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sixty-three, enigmatic Welshman John Cale is a concrete maverick whose
lengthy resume has ties to everyone from LaMonte Young, John Cage and
Terry Riley to the Stooges, Squeeze and Lemon Jelly. Cale is widely
known as the primary avant instigator in the Velvet Underground,
responsible for the high-wire experimentalism of classics such as
“Venus in Furs” and “Sister Ray.” His work as a collaborator (Velvet
Underground, Brian Eno) and a producer (Patti Smith, Nico) has the
wattage to outshine his considerable solo output, but to ignore his
prowess as a songwriter and solo performer is to slight a truly radical



His last pop-leaning releases, 2003’s Five Tracks and the subsequent full-length Hobosapiens,
are perfect examples of Cale’s crackling and inventive solo outings.
They buzzed with the energy of a newfound digital production freedom
and were arguably graced with the most consistent set of songs the man
has ever penned. It’s unfortunate, then, that Cale follows those
sparkling releases with BlackAcetate, a comparatively hollow effort that injects the thoroughly progressive cool of Five Tracks and Hobosapiens with a nauseating dose of grunge guitar and Pharrell-lite beat work.


Cale has dropped Pharrell, as well as Gorillaz, Jill Scott, Erykah Badu and Dr. Dre, as primary influences for his work on BlackAcetate.
The nods to Pharrell’s production gleam most brightly across the
album’s architecture, but never more glaringly than on “Woman,” where
the mockery (troubling from such a restless iconoclast) distracts from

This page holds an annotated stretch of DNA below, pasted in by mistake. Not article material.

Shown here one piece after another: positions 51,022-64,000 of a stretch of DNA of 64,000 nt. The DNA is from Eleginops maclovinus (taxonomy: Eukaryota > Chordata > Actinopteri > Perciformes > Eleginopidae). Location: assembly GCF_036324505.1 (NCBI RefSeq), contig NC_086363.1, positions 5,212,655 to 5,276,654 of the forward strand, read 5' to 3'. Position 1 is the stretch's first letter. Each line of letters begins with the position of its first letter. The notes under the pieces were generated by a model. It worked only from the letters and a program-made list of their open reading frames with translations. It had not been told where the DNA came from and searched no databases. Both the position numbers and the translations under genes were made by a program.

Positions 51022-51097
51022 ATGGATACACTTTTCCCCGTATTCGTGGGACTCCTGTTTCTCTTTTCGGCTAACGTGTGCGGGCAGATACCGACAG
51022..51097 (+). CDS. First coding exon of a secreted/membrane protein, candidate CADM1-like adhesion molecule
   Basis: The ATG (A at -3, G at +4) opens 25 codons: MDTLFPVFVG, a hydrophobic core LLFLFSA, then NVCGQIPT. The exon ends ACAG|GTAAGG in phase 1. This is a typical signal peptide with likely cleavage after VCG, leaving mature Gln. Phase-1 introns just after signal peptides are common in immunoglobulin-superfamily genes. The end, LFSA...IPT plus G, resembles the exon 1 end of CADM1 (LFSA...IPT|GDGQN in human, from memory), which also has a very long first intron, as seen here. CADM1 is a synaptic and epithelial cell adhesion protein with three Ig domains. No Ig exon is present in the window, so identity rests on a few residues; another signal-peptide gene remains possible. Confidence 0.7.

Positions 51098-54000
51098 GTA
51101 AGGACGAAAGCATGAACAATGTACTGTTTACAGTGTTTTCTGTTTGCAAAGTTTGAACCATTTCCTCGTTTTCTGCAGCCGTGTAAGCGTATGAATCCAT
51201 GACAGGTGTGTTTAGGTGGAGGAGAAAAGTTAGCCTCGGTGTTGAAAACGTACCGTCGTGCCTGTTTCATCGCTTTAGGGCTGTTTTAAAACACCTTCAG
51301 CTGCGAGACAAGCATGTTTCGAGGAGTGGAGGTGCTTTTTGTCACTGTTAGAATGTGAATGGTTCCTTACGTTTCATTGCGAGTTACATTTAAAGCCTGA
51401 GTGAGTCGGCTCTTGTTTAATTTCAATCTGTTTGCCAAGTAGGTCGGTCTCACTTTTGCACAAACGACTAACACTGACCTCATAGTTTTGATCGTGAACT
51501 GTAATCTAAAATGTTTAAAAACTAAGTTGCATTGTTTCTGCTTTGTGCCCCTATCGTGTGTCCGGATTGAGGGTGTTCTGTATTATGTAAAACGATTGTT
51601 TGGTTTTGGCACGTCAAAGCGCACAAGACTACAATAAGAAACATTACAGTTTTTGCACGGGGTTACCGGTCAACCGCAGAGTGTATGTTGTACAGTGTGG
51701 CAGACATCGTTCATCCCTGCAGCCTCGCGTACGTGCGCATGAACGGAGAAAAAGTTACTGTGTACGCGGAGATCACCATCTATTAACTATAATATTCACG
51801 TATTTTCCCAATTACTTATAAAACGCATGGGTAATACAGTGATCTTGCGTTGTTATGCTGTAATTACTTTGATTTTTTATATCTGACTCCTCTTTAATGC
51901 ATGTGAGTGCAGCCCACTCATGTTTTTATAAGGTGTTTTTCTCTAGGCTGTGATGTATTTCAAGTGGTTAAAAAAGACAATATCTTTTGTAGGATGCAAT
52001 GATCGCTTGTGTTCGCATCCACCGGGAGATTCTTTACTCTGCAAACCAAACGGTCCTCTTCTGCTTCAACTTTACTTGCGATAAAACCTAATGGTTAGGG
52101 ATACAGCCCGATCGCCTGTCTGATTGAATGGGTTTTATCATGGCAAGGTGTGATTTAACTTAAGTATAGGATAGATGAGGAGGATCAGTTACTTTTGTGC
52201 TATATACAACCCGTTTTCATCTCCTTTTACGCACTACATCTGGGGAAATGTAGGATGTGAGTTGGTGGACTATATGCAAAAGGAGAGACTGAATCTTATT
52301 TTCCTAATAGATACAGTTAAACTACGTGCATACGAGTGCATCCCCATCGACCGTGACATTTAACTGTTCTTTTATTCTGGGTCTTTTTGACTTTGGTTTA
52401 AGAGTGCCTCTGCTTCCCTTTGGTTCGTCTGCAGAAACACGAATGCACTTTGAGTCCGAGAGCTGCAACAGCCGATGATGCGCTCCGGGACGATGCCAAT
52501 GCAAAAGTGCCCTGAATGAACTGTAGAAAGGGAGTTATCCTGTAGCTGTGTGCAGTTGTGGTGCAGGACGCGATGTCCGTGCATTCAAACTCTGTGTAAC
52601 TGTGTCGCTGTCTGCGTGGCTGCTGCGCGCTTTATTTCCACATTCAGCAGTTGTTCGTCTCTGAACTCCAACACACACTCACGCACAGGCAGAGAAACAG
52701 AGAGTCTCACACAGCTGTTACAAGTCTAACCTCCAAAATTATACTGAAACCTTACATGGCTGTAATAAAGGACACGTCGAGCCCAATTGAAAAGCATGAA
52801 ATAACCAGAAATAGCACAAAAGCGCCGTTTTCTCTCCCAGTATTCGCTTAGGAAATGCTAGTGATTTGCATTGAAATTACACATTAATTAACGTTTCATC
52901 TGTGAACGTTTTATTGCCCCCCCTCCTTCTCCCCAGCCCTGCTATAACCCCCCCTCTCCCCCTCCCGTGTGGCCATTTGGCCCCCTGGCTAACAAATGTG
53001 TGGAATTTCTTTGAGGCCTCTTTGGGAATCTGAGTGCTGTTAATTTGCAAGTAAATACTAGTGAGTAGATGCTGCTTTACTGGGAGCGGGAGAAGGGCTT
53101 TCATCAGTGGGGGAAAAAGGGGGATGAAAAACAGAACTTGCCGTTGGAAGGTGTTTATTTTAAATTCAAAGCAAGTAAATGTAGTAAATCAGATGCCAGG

an energetic and clingy chorus. Lead single “Perfect” is a bubbling
cross between Orange County punk and David Bowie’s grunge excursion Tin
Machine. It features a gloriously multi-tracked Cale through the break.
“InAFlood” marries Leonard Cohen’s muted phrasing to Randy Newman’s
“Louisiana 1927,” and “Hush” recalls David Byrne’s nervy funk.
Ruminative and modern, “Satisfied” and “Wasteland” are BlackAcetate‘s obvious bridgeways to Hobosapiens and are, consequently, the two solid highlights.


Production techniques aside, it’s the writing at the heart of BlackAcetate that
suffers listeners most. Half-hearted sketches such as “Brotherman” are
devoid of value, and much of the album feels unfocused, as if Cale has
become seduced by the smooth trickery of digital production at the
expense of cogent songs built on icy melodies, slippery poetics and
true invention – three of Cale’s enduring strengths sadly missing
through much of the album’s fifty-three minutes. Thankfully, the 21st century has witnessed Cale as vivid and vital as ever, giving hope that the willful force behind Paris 1919, Music for a New Society and Hobosapiens will see those thrilling creative vistas again.



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